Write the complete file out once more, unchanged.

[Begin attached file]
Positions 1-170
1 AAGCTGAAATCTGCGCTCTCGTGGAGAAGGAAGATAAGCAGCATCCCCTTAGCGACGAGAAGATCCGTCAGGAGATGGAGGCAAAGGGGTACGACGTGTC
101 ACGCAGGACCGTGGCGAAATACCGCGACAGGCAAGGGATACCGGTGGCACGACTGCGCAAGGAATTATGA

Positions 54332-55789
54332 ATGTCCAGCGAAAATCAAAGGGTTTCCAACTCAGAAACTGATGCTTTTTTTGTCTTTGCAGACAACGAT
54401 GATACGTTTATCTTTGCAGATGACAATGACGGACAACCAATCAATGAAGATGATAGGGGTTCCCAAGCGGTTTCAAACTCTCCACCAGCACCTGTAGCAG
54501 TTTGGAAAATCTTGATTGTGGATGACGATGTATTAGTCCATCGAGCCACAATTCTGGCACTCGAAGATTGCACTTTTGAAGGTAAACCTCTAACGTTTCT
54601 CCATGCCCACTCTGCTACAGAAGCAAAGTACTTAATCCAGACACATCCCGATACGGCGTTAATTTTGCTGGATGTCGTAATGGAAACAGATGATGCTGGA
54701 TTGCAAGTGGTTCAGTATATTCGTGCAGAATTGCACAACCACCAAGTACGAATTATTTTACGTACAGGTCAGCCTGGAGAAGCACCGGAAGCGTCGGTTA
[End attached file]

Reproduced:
Positions 1-170
1 AAGCTGAAATCTGCGCTCTCGTGGAGAAGGAAGATAAGCAGCATCCCCTTAGCGACGAGAAGATCCGTCAGGAGATGGAGGCAAAGGGGTACGACGTGTC
101 ACGCAGGACCGTGGCGAAATACCGCGACAGGCAAGGGATACCGGTGGCACGACTGCGCAAGGAATTATGA

Positions 54332-55789
54332 ATGTCCAGCGAAAATCAAAGGGTTTCCAACTCAGAAACTGATGCTTTTTTTGTCTTTGCAGACAACGAT
54401 GATACGTTTATCTTTGCAGATGACAATGACGGACAACCAATCAATGAAGATGATAGGGGTTCCCAAGCGGTTTCAAACTCTCCACCAGCACCTGTAGCAG
54501 TTTGGAAAATCTTGATTGTGGATGACGATGTATTAGTCCATCGAGCCACAATTCTGGCACTCGAAGATTGCACTTTTGAAGGTAAACCTCTAACGTTTCT
54601 CCATGCCCACTCTGCTACAGAAGCAAAGTACTTAATCCAGACACATCCCGATACGGCGTTAATTTTGCTGGATGTCGTAATGGAAACAGATGATGCTGGA
54701 TTGCAAGTGGTTCAGTATATTCGTGCAGAATTGCACAACCACCAAGTACGAATTATTTTACGTACAGGTCAGCCTGGAGAAGCACCGGAAGCGTCGGTTA